It is not as incongruous as it may seem.

Gov't set to designate 2010 to honor Herzl's 150th birthday

By Haviv Rettig Gur January 12, 2010

The Ministerial Committee for State symbols and Ceremonies is expected to officially designate 2010 as the year commemorating the 150th birthday of the founder of political Zionism, Theodor Herzl.

Budget shortfall forces World Zionist Organization officials to cancel elections

By Cnaan Liphshiz January 15, 2010

A crippling financial shortfall prompted World Zionist Organization officials this week to cancel the body's elections for the first time since 1980, Anglo File has learned. Leading officials of the world's oldest Zionist body said the move "severely compromises" democratic values, but others disagreed.

…Rabbi Michael Melchior, who is endorsed by Kadima, which holds the chairmanship under the previous WZO congressional election. The World Mizrachi Movement oppose his nomination.

Melchior says he is not "in the loop" as far as WZO politics go. "I sometimes can't believe the mean-spirited, petty politics that go on inside that body," he said.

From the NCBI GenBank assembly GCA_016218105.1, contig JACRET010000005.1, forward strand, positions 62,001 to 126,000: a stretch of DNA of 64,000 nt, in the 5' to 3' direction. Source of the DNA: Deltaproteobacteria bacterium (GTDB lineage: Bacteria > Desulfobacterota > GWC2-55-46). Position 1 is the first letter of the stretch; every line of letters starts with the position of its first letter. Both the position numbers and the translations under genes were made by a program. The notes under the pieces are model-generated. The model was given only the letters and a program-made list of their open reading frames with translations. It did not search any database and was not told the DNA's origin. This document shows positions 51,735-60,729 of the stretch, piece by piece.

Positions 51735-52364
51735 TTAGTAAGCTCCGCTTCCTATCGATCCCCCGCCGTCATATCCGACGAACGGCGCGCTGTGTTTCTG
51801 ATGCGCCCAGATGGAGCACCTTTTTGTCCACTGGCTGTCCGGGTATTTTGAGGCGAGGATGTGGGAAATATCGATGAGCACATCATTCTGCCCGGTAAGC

Obsessive Segregation Is About Misogyny — Not Modesty

By Elana Sztokman Opinion January 11, 2010

I would like to see the media and others stop referring to gender segregation as an act “for purposes of religious modesty”, as the Jerusalem Post did this week, for example.

The idea that a woman sitting at the front bus is “immodest” implies that a woman who dares to be seen in public is acting sexually, intentionally trying to arouse the men around her. This issue is not about “modesty,” but about misogyny.